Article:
15. C. A password settings object (PSO) can be created and linked to specific users by using
the ADSIEdit tool. PSO objects are linked to groups or users, not OUs. Although you
needed to create a new domain in Windows Server 2003 domains, PSOs can be used in a
Windows Server 2008 domain. GPOs can be linked only to sites, domains, and OUs, not
to users or groups.
16. D. By adding her to the Group Policy Creator Owners group, she will be able to modify settings in GPOs she creates. Both the Domain Admins and Administrators groups will grant her
significantly more permissions than necessary. The Server Operators group will allow her to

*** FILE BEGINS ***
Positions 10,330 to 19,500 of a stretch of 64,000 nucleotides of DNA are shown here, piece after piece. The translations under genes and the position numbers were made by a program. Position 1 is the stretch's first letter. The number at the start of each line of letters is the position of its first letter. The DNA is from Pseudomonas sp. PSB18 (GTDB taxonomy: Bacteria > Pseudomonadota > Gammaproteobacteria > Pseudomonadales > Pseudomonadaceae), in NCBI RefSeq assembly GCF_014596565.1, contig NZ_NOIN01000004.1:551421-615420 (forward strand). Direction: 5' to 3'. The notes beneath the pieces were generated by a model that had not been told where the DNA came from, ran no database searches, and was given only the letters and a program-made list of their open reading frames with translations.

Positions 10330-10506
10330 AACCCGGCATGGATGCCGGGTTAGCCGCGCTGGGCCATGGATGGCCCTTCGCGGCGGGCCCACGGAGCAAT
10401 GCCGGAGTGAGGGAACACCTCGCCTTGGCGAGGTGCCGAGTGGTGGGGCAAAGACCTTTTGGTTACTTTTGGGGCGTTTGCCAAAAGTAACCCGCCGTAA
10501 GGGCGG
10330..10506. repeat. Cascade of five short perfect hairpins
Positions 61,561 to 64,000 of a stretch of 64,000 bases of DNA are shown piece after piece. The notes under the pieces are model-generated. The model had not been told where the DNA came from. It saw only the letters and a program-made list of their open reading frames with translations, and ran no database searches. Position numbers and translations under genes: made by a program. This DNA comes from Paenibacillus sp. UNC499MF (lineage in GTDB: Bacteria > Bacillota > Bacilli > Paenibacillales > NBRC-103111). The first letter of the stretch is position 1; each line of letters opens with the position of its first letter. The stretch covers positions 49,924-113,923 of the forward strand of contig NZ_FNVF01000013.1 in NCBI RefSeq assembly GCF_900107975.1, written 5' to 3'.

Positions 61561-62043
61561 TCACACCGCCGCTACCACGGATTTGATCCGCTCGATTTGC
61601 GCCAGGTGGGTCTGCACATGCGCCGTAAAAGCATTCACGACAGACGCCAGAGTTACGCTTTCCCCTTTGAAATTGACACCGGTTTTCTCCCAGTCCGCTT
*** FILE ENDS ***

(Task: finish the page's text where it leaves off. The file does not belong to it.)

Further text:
manage a domain controller, but this is not needed.
17. A. By disabling the User Configuration node of the GPO, only the computer configuration
settings will apply. If you disable the computer configuration, only the user settings will
apply, not the computer settings. There is no need to disable the entire GPO and re-create
another one.
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18. C. The Redirect Folders Group Policy setting can be used to redirect the Documents
folder to a UNC path—a share on a server. Relying on users to accomplish the task with an
email isn’t as reliable as enforcing the policy with a GPO. Home folders have already been
created, so home folders don’t need to be adjusted. Manually doing this on several hundred
computers is too much work.
19. C. By assigning an application package, you cause it to appear on the Start menu for users
who receive the package. Since you want it to be assigned to users in the ITAdmins OU, you
would link the GPO to the ITAdmins OU. Running DCPromo promotes servers to domain